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Customer Review

341 of 431 people found the following review helpful
5.0 out of 5 stars A real "hitter"., August 5, 2011
This review is from: The Art of Fielding: A Novel (Hardcover)
Vine Customer Review of Free Product (What's this?)
To say The Art of Fielding by Chad Harbach is an intelligent novel is like saying gum is chewy. You have to actually chew gum to know the truth. If you bother to invest the time to read Harbach's wonderful novel you'll see the obvious truth to my opening sentence. That this author, a formerly out of work, copy editor with an MFA from the University of Virginia sold his baseball novel for $650,000 shouldn't be the only reason you read The Art of Fielding, but curiosity about this fact is as good a reason as any.

Set in the Midwest, the story starts with a late summer game between two unimportant amateur teams. Henry Skrimshander is a smallish player. Not able to hit well, his place on the team is cemented because of his fielding ability. I don't want to spoil anything here, so let's just say Henry impressed a player on the other team and let it go at that. A friendship formed that will end up impacting both their lives and the lives of other characters in the book. The Art of Fielding is a book about the lives of baseball players. You needn't be a baseball fan to enjoy the story but I'd venture a guess that the book may just draw you into becoming a fan.

Harbach has an easy touch in presenting his story. His prose is almost lyrical:

Page 177: A Saturday evening gloom hung in the air of the dining hall,
and it seemed that the revelry happening elsewhere on campus
had left a sad vacuum here. Dinner was no longer being
served, and the vomit-green chairs contained only a few
lonesome stragglers, gazing down at textbooks as they slowly
forked their food. A gigantic clock glowered down from the far
wall, its latticed iron hands lurching noisily to mark each
passing minute. Go somewhere else, the noise seemed to say,
anywhere but here.

Chad Harbach has a winner in The Art of Fielding. Let's hope there is more creative juice waiting to be squeezed.

I highly recommend The Art of Fielding. Terrific, Terrific, Terrific.

Peace to all.
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Comments

Tracked by 6 customers

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Showing 1-9 of 9 posts in this discussion
Initial post: Aug 6, 2011 3:50:50 AM PDT
Last edited by the author on Aug 6, 2011 3:52:13 AM PDT
Back at you, Robert! I didn't know that about the $650,000 deal--whew, what a windfall. I loved his exuberance and lyricism, and I would definitely be in line for his second book.

Nice review, and without any spoilers. That's a homer.

Happy Reading!

Bug

Posted on Oct 6, 2011 10:11:16 AM PDT
Last edited by the author on Oct 6, 2011 10:52:57 AM PDT
I haven't read this book, everyone seems to like it, but I've got a problem with connecting vomit to a dining hall b/c it's just disgusting. Is the dining hall supposed to be disgusting, or merely spookily empty and lonely? Please don't use it to describe the color of the seats. I want those people to get out of those seats and for God's sake stop eating! (Why do the stragglers have plates of food anyway, if dinner had stopped being served? Did it just stop, like 20 mins ago? Just asking.) Also, re. the physics of the clock on a wall, I don't think such a clock can glower "down" unless it's bent over, which I doubt. It can "glower out." Or better yet kick the preposition: "A gigantic clock glowered from the far wall." And never mind that the idea of a clock "glowering" is a pathetic fallacy. OK, arguably that's not fair. When Chekhov writes of a "hateful rain" falling no one thinks, ooo pathetic fallacy! We think, awesome mood-setting metaphor. When Stephanie Meyers sends her vampires racing through a "hateful rain" we think, justifiably, Pathetic Fallacy! (emphasis on pathetic). I'll give the clock on the wall the Chekhovian benefit of the doubt and let it glower on (or down or out or wherever). But then we've got stragglers "gazing down at textbooks as they slowly forked their food." Which is a cliche. "Goodbye cruel world, he thought, as he slowly raised the barrel to his temple." "'You'll get 'em next time, slugger,'" he said, gazing down at his young son as they slowly walked to the car." For $650,000, how 'bout a little effort? "... lonesome stragglers, gazing down at textbooks, their lazy forks [PF!] revolving in the vomit-green food." OK, no fair, there's 175,000 words in this, and I'm nitpicking. But let me commit the heresy of saying this little passage in this big vaunted book is overwritten and a little sloppy. I'm sure there must be better passages than this.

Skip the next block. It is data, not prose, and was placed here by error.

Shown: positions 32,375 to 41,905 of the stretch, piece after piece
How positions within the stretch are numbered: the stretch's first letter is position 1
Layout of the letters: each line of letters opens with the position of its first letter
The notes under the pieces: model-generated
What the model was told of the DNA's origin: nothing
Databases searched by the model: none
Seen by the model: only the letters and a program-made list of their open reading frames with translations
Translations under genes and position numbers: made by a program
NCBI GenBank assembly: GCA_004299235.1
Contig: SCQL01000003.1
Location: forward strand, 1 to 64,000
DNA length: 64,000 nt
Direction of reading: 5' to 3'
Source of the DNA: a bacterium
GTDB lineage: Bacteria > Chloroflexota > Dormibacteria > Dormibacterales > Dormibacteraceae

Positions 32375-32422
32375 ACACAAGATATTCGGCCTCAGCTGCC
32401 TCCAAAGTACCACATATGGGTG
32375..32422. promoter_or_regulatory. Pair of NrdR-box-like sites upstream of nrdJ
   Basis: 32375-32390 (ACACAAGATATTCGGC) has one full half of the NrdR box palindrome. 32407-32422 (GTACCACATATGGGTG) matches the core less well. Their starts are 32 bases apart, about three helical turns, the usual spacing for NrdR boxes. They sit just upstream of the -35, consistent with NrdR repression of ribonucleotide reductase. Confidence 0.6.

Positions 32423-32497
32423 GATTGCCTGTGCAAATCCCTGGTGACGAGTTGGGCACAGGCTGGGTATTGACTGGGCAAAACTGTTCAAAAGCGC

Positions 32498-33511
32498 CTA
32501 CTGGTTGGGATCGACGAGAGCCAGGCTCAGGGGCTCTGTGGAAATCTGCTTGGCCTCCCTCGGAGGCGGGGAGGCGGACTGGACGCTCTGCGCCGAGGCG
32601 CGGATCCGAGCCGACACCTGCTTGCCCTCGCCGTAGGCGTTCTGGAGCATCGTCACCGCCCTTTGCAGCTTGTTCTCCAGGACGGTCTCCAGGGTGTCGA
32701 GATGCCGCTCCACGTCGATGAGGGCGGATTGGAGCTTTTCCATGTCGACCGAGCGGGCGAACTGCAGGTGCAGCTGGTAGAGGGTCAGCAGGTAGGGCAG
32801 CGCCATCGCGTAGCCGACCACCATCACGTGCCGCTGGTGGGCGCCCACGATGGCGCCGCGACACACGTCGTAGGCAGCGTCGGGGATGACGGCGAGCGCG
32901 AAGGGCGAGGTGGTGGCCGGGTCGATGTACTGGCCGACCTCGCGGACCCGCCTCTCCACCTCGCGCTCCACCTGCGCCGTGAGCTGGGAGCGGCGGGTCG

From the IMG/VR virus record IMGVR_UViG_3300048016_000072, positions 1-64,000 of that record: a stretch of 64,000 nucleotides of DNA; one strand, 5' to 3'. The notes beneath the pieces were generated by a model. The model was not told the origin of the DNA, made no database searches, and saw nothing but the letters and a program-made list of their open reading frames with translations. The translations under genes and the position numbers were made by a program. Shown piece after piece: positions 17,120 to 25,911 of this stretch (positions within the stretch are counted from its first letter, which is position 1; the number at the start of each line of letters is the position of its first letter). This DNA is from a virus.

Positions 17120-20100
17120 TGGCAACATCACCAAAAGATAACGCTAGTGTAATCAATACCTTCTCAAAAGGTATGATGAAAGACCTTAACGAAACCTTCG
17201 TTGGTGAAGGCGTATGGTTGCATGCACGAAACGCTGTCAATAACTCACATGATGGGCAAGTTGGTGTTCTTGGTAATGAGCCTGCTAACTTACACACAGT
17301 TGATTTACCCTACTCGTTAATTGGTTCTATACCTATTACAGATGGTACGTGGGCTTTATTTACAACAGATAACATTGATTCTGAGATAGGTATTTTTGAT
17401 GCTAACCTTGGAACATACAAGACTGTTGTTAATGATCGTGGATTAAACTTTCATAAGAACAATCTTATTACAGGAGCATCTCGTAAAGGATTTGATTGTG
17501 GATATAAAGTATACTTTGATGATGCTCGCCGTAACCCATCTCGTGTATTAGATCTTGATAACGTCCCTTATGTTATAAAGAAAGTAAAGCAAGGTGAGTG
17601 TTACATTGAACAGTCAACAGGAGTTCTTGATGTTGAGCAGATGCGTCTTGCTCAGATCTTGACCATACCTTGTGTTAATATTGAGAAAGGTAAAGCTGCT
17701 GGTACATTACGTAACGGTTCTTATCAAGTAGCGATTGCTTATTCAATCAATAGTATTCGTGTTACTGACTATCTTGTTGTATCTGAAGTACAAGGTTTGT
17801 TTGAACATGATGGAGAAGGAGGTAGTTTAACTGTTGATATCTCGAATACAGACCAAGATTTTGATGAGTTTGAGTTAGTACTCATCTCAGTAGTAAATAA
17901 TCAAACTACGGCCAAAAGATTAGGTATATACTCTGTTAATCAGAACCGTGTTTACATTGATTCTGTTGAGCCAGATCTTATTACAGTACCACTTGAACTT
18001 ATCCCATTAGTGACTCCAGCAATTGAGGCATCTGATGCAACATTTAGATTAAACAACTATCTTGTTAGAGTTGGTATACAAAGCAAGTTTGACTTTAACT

In reply to an earlier post on Oct 7, 2011 7:15:39 AM PDT
Robert Busko says:
You need to send the author an email. Why send this to me?

In reply to an earlier post on Dec 1, 2011 2:28:12 PM PST
[Customers don't think this post adds to the discussion. Show post anyway. Show all unhelpful posts.]

Posted on Dec 15, 2011 3:54:48 PM PST
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In reply to an earlier post on Dec 17, 2011 5:14:53 AM PST
Robert Busko says:
And?

In reply to an earlier post on Jan 13, 2012 11:40:46 AM PST
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In reply to an earlier post on Jan 14, 2012 10:10:30 AM PST
really?

Posted on Apr 28, 2012 2:32:31 PM PDT
Enjoyed your review! You MUST be a writer yourself. How else could a reviewer work that much punch into a few lobbed paragraphs? Love the way you threw in that quiet quote. Must get this book--thanks!
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